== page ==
Hearing Loss and Your Mental Health



What is mental health?

Mental health as defined by WHO is, “a state of well-being in which every individual realizes his or her own potential, can cope with the normal stresses of life, can work productively and fruitfully, and is able to make a contribution to her or his community.[1]

Why is mental health important?

Mental health is the key to our well-being. It involves every part of our life, including how we act, think, feel, and interact with others and the world around us. Good mental health is not about avoiding your problems. It is being able to cope with difficulties and feeling capable despite challenges.

How does mental health relate to hearing loss?

Hearing loss is likely to come with challenges which can cause social, emotional, and physical stress. Some people with hearing loss express feelings of isolation, sadness, and depression when they are unable to communicate as effectively with others. When these situations occur, it is important to be aware of how you are feeling and try to understand where those feelings are coming from.

In this blog series, we will talk about several factors that can lead to negative mental health consequences and discuss how to handle these situations. The first topic we will discuss is misunderstandings.[2]



Let me set a scene for you: Say you are speaking with a classmate at school. You are chatting about your weekends and you are telling them about this great party you went to. They say something about the party and you laugh. However, a look of shock crosses their face, which confuses you. You realize from the look on their face that you have misunderstood what they said and have laughed inappropriately. They get angry and walk away. Has this or something similar to this ever happened to you?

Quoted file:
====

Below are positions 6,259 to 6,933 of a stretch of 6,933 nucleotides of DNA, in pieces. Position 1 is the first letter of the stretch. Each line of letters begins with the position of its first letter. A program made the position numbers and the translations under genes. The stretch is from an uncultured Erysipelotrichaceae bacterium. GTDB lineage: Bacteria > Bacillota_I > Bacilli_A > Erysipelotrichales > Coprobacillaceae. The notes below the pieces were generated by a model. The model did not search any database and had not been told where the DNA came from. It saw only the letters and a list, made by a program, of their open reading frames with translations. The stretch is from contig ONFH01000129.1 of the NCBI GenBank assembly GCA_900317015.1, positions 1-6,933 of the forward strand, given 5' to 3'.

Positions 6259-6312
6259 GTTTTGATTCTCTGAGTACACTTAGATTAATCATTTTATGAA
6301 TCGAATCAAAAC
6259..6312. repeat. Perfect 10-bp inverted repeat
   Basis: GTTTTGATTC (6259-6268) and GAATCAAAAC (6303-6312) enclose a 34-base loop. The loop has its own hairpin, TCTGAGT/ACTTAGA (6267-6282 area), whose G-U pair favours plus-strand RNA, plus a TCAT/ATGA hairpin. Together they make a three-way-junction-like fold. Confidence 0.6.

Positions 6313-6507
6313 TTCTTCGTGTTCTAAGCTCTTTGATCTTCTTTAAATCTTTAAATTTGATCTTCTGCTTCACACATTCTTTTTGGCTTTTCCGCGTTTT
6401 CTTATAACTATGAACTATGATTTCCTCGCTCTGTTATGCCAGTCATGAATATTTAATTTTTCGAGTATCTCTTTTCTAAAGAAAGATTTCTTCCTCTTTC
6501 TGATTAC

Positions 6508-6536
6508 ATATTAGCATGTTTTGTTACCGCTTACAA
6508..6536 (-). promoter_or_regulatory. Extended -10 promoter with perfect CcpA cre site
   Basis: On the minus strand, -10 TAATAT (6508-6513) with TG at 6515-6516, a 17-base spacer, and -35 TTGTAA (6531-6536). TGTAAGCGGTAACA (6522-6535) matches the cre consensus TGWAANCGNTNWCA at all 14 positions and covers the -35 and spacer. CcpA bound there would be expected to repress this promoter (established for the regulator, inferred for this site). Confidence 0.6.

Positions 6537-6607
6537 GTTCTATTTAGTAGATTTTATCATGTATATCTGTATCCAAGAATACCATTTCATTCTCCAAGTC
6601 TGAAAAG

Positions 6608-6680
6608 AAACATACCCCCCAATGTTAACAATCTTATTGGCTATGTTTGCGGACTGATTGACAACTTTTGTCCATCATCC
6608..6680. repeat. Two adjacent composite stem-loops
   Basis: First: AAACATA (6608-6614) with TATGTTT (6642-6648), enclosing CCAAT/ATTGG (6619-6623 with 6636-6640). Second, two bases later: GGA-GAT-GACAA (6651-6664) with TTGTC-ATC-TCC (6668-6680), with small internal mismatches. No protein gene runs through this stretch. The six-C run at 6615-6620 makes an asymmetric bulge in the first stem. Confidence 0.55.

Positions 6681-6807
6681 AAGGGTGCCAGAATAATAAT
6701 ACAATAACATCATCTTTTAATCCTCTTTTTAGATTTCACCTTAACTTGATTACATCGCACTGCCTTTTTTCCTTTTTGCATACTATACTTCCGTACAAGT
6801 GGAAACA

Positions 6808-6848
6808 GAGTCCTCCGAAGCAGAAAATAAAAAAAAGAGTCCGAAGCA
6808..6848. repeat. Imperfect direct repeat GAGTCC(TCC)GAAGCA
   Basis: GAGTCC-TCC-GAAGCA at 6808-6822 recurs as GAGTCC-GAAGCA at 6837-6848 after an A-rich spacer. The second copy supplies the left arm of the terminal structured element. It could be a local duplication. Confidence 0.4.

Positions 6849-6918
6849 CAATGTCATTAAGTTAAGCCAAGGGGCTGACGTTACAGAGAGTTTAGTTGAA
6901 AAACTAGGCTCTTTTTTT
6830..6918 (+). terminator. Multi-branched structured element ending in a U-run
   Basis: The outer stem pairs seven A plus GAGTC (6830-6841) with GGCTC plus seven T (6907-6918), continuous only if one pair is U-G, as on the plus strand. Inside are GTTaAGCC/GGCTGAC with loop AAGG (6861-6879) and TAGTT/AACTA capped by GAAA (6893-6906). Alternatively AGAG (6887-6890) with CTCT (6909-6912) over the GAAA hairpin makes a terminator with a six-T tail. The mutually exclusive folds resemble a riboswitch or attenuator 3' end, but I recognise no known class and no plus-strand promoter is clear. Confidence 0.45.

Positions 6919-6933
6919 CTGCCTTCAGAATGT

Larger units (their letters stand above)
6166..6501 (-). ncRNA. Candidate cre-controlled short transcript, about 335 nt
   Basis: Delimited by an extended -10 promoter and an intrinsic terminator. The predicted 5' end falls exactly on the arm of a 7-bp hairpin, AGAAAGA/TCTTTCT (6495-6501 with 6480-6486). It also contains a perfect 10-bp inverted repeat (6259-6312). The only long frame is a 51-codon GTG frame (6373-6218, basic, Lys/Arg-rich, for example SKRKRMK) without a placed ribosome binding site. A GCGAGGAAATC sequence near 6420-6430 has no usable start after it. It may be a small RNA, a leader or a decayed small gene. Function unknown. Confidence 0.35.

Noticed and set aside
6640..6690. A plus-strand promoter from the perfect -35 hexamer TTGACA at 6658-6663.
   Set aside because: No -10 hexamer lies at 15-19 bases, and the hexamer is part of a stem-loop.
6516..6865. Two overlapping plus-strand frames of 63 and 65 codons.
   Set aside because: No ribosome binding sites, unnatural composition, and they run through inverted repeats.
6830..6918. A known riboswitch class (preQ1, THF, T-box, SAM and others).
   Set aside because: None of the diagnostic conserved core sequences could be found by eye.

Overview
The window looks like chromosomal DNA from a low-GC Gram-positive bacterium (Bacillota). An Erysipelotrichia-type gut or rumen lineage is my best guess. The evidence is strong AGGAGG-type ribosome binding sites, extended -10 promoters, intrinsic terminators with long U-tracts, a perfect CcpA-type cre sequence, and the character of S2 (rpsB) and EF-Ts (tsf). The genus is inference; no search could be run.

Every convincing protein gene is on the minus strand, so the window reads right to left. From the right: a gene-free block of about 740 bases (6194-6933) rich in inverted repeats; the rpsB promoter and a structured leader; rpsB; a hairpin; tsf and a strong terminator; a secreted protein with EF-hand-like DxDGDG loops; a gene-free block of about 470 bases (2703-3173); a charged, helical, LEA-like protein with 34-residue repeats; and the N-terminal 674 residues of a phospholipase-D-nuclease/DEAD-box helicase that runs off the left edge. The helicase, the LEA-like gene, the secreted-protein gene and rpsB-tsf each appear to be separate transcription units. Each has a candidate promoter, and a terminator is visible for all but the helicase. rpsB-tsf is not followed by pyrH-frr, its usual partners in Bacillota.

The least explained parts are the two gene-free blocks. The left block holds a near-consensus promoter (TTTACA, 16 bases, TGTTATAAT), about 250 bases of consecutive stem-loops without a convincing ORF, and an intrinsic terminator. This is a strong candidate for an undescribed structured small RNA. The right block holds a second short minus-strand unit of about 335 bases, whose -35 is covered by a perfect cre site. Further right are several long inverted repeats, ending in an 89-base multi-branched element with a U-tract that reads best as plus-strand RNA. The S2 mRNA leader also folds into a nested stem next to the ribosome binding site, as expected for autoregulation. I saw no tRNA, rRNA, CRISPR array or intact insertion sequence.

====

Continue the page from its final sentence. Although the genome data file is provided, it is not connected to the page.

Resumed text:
Misunderstanding someone can come in all shapes and forms, and may result in reacting inappropriately (as in the situation above), misunderstanding words, or not responding at all. 2 They can lead to social awkwardness, frustration, and if not handled correctly, can negatively impact one’s overall emotional well-being[3]. While misunderstandings can be embarrassing and stressful, it is important to remember that they can happen to anyone, hearing or not!

The important thing is to know how to handle stress when the situation arises.

First of all, if the person you are communicating with gets angry or frustrated, apologize and explain that you misunderstood what they said. The word, ‘sorry’ immediately diffuses situations and can help to calm down the person you are speaking with[4].

Secondly, explain what happened.  Using the above scenario, one of the things you can say is: “I might have misheard you” Being genuine in your explanation and being open to talking about how you communicate best can help the other person better understand what exactly happened. It can also prevent them from jumping to conclusions about the situation.

Thirdly, educate! Educate the person that you are speaking with about how you communicate.  For example, “If I said something off topic, then it may indicate I misheard what was said in the conversation”. Chances are they do not understand other communication methods very well. Most people are willing to learn more about you and help make communication more comfortable for you. The more they understand about your communication style, the less they will jump to anger or frustration when there is a misunderstanding.

Have you ever had a situation that has led to a misunderstanding? How did you handle the situation? Share below!

[1] http://www.who.int/mediacentre/factsheets/fs220/en/

[2] http://mastersinpsychologyguide.com/articles/psychological-affects-hearing-loss-teens

[3] http://apt.rcpsych.org/content/17/1/54

[4] http://career-intelligence.com/conflict-workplace/